Over 1,000 miles east of northern Australia is a small island called Vanuatu where a rare Oceanic language, known as Lemerig, still exists today. The language is almost extinct due to their being only two fluent speakers left and no one actively speaks the language anymore. It is composed of four various dialects, though all are assumed to be extinct to this day. Unfortunately, no preservation attempts to save the language have been made at this time.
Njerep is a Bantoid language that is spoken in the rural areas of Nigeria and is currently considered critically endangered. Although the language was thought to have been spoken in Cameroon, it’s the Mambila region that has utilized it more in the past. As of today, there are only four native speakers left, which means it’s only a matter of time before the language fades away forever.
Patwin is a Native American language that is used in the western United States by the descendants of the Patwin tribe. The tribe lives on the outskirts of San Francisco, near Cortina and Colusa, where documents have revealed there to be only one native speaker left. In an effort to preserve the language, Patwin classes were introduced in 2010 at the Yocha Dehe Wintun Nation tribal school. For those interested to learn more about the endangered language, you can find an extensive collection of research at the California Indian Library.
The language of the aboriginal people of Tawain, Pazeh is considered an Austronesian language. At the age of 96, Pan Jin-yu was the only one left who could speak Pazeh, but in an effort to preserve it she was able to teach 200 students the language before her death. It’s great to know that within the minds of a younger generation this language can live on.
Spoken in southern Chile by the Kaweskar, this language is one of two Alcalutan languages left. There are only 20 native speakers left alive currently and they live on Wellington Island, although some people still speak one of the other dialects and a mix of two languages, Kaweskar and Kakauhua.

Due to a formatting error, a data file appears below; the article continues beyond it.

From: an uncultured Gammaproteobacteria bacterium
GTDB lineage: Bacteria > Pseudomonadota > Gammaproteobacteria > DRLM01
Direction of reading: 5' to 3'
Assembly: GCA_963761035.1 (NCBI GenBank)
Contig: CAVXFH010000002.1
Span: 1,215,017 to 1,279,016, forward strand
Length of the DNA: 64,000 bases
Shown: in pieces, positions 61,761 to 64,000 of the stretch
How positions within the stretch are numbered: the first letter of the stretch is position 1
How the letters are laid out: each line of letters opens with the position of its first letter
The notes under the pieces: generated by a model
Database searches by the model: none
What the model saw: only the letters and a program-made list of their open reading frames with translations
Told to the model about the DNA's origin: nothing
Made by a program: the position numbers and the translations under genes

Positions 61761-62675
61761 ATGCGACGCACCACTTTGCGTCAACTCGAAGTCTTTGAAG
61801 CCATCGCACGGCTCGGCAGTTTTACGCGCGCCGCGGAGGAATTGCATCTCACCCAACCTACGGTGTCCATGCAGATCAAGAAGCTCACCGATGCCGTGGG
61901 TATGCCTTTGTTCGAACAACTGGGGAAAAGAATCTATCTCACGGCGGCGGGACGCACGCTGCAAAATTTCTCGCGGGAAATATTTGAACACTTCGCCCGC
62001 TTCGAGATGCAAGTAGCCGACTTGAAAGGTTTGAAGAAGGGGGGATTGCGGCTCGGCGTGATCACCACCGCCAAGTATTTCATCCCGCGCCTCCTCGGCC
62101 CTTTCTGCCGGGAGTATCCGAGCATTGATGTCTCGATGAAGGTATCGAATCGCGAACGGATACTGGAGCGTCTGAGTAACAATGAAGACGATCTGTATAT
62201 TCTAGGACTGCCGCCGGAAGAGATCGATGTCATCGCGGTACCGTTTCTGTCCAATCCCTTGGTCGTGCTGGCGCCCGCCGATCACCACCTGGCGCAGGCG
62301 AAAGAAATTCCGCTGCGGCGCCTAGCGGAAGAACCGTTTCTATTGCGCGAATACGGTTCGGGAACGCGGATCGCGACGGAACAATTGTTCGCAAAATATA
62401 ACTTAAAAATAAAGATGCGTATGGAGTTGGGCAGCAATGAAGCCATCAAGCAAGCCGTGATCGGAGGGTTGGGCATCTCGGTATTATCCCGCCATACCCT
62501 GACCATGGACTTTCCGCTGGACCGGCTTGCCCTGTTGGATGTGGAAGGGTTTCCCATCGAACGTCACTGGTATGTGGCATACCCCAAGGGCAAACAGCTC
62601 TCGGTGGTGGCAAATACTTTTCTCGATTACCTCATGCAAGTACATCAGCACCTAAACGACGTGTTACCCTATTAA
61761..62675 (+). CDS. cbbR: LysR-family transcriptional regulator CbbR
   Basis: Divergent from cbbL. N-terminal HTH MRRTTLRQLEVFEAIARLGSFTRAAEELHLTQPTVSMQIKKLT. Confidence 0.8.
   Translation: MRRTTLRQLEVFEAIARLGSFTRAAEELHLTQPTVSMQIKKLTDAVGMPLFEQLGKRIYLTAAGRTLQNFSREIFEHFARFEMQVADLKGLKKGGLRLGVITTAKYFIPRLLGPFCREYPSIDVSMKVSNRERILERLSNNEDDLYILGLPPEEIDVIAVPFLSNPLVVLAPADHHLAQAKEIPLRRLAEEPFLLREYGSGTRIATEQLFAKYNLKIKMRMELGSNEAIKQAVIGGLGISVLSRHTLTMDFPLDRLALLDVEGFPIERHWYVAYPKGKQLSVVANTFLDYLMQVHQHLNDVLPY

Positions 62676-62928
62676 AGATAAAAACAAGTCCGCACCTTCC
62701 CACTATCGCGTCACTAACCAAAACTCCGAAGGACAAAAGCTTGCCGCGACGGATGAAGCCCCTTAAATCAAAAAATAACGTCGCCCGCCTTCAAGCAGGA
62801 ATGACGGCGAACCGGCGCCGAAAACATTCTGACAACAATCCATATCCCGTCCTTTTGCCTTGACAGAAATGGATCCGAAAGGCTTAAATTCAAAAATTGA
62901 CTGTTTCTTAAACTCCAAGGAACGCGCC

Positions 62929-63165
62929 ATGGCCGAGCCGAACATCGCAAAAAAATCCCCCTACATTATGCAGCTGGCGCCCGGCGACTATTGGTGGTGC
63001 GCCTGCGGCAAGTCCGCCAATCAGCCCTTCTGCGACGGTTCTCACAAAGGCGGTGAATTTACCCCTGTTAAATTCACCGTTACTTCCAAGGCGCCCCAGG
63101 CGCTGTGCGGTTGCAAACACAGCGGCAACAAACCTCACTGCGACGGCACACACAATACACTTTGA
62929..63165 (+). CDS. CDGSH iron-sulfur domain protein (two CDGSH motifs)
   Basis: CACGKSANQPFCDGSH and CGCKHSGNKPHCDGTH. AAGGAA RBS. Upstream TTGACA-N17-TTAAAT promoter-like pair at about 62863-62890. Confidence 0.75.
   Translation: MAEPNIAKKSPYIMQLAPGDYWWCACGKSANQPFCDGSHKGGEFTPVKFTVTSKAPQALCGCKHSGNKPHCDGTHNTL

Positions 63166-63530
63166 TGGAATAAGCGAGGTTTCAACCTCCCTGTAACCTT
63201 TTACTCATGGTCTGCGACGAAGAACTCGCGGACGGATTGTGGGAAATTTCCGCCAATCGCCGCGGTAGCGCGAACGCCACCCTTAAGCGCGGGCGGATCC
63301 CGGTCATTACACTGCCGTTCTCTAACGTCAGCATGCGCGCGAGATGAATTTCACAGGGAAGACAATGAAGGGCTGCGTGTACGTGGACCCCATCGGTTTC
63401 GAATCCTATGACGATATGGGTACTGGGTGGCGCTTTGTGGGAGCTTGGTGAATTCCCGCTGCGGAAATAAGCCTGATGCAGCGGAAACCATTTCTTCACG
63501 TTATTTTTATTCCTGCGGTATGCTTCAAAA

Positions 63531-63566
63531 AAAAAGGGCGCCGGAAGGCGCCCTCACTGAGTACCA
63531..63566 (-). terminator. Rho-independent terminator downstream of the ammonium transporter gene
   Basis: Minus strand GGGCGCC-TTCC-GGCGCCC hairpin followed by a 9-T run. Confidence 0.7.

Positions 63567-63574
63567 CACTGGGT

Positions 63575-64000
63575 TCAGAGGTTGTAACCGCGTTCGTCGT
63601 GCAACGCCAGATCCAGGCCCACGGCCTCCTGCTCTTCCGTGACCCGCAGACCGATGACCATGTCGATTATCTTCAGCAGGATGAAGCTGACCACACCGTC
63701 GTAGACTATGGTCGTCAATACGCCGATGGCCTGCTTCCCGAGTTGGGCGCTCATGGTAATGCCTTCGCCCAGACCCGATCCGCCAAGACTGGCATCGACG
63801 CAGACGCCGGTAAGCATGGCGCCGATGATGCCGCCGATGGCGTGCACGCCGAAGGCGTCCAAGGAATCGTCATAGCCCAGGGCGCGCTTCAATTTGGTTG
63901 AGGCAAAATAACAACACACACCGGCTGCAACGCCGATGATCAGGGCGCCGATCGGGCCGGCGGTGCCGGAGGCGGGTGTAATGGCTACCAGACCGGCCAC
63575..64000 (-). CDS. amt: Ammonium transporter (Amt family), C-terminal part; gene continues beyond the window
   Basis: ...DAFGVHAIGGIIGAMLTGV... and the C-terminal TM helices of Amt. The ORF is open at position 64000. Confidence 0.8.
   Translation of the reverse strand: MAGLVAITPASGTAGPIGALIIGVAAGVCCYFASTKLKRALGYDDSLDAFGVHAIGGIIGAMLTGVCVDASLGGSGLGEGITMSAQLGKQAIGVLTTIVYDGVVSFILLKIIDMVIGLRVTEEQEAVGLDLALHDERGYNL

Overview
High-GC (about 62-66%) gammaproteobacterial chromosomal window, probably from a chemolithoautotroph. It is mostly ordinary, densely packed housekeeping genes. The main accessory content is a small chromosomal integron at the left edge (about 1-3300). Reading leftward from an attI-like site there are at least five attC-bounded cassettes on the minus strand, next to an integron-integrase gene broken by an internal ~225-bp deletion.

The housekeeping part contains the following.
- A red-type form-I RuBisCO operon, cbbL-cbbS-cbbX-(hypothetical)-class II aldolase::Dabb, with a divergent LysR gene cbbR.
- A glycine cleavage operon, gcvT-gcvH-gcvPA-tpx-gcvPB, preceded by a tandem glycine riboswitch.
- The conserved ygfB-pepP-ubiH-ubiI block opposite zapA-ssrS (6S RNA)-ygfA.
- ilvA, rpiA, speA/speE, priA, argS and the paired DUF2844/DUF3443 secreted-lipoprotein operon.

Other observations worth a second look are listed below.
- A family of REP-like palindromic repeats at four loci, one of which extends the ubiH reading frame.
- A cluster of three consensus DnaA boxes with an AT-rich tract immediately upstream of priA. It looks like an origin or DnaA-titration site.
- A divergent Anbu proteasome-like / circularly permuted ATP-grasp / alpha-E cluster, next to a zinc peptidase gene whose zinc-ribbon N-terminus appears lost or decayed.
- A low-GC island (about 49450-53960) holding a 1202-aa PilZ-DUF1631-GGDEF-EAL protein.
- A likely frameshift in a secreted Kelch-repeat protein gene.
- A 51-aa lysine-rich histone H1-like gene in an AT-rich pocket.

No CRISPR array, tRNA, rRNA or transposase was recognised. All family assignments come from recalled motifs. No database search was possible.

Tanema is spoken in the Emua village, which is located on the island of Vanikoro. There is only one person who can speak the language left alive currently, and most of the tribe has moved on to speak Pijin or Teanu, which is one of the more popular languages in the region. Oceanic in origin, this language is likely to go extinct prior to any preservation efforts taking place.
There are only a few members left of the Tolowa Native American tribe and, as of 2008, there is only one person alive who can speak Tolowa fluently. Located in the sovereign nation of the Smith River Rancheria, the tribe is part of a Pacific Coast subgroup that speaks several dialects of the Athabaskan language family. Unfortunately, preservation efforts have not been attempted and, with other dialects becoming more popular, the Tolowa language is likely to fade away quietly.
This language is only spoken by a few elders left alive and is considered the indigenous language of Argentina. Most of the speakers left reside around the Paraguayan border, while the remaining natives are migrating with the Toba and other Spanish-speaking people. Despite being an endangered language, some of the dialects it includes survive on through other languages; although some linguists have argued that Vivela is isolated, despite the links being found to other languages in Argentina.